The kaizen team repositioned two people and modified the assembly process to a single-piece flow with one 16-foot and one five-foot table. Making these two simple changes enabled the line to become a “zero steps” assembly cell, where workers do not walk to complete assembly tasks, at all. The modification freed up valuable floor space and increased throughput by 36%. Employees now go home much happier and in a more positive frame of mind.
Creating a tool centre
Metcam’s earlier realignments for raw materials staging and cellular fabrication drove big benefits, but they didn’t address the company’s tool storage and use of turret punch tools. With the punches distributed around the shop floor, their tools were stored in open racks adjacent to each punch. This was efficient in terms of proximity, but there was no oversight for the tools, and they frequently became lost and scattered. As a result, workers couldn’t find the tools they needed and Metcam ended up with multiples of the same tools after they were reordered in error.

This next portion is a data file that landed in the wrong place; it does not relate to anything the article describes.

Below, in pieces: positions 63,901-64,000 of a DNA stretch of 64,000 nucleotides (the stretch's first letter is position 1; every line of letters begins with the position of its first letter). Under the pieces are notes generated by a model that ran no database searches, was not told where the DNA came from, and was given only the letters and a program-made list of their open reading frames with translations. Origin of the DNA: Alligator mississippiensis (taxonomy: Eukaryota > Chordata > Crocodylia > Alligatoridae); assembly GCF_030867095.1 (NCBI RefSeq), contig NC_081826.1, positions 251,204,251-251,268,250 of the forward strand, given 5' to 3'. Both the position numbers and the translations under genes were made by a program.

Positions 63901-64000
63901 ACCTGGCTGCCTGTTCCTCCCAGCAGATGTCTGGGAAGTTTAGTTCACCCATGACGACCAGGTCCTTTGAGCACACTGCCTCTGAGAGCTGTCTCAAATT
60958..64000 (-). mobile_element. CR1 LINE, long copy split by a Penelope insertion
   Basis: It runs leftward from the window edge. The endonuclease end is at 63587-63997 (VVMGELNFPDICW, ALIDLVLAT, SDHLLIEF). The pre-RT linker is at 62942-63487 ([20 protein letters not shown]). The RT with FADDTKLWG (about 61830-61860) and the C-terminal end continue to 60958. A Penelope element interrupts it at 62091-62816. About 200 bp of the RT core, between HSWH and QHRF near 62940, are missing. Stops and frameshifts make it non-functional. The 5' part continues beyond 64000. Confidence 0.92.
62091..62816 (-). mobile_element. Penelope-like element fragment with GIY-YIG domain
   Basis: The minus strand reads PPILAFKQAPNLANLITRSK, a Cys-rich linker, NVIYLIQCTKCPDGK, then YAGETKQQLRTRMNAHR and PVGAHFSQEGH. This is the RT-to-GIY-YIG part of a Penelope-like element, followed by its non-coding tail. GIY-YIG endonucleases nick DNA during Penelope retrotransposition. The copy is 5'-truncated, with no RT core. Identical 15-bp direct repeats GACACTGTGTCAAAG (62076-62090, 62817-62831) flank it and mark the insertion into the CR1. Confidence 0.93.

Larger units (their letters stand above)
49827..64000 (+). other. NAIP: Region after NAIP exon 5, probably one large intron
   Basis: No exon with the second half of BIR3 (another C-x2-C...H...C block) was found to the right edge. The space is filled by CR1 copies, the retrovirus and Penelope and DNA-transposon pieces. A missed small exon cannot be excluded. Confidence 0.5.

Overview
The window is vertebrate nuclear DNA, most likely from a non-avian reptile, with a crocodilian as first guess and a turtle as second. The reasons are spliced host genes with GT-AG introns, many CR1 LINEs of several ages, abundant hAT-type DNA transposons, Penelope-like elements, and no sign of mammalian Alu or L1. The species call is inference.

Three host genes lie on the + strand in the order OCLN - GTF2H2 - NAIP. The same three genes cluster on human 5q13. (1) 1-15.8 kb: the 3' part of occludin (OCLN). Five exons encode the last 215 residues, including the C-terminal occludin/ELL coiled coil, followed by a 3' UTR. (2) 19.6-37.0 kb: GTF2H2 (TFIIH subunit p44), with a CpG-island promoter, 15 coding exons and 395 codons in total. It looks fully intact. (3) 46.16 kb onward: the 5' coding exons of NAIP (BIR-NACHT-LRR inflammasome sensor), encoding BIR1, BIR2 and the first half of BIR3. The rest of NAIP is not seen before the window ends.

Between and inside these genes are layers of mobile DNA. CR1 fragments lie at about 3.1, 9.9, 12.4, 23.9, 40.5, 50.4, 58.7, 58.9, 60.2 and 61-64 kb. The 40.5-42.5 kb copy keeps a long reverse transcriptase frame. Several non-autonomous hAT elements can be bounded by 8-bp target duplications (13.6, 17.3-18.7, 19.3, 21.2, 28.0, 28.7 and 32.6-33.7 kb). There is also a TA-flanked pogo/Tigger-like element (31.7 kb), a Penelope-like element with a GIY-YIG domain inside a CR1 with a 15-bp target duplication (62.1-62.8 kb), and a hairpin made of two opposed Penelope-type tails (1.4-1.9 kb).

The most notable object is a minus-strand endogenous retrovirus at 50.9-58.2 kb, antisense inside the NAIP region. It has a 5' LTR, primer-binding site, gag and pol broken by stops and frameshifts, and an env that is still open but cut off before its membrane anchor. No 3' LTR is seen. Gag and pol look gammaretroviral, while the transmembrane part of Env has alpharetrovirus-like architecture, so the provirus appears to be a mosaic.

One of Metcam’s worker suggestions was creating an organised, secured tool centre, with each tool tagged and colour-coded by category for identification. A designated team member (the worker who suggested the improvement) now manages the tool centre, keeping tools organised, maintaining a running inventory and ensuring tools are signed in and out of the centre.
This change also drove the creation of a new ordering process whereby the tool centre receives a work order for the tools needed on every job and a team member pulls them in advance. Metcam has taken this improvement even further and implemented a maintenance management program, including timely, planned replacement of ageing tools.
The easily quantifiable benefit stated elsewhere in the article ($50,000 reduction in unnecessary tool purchases) is only one aspect of the lean achievements for this project. Production lines are no longer shut down waiting for a tool change and maintenance is achieved on a timely basis, so tools last longer. On the worker efficiency side, some workers had previously spent hours looking for a single tool. With the new tool centre, that occurrence is a statistical impossibility.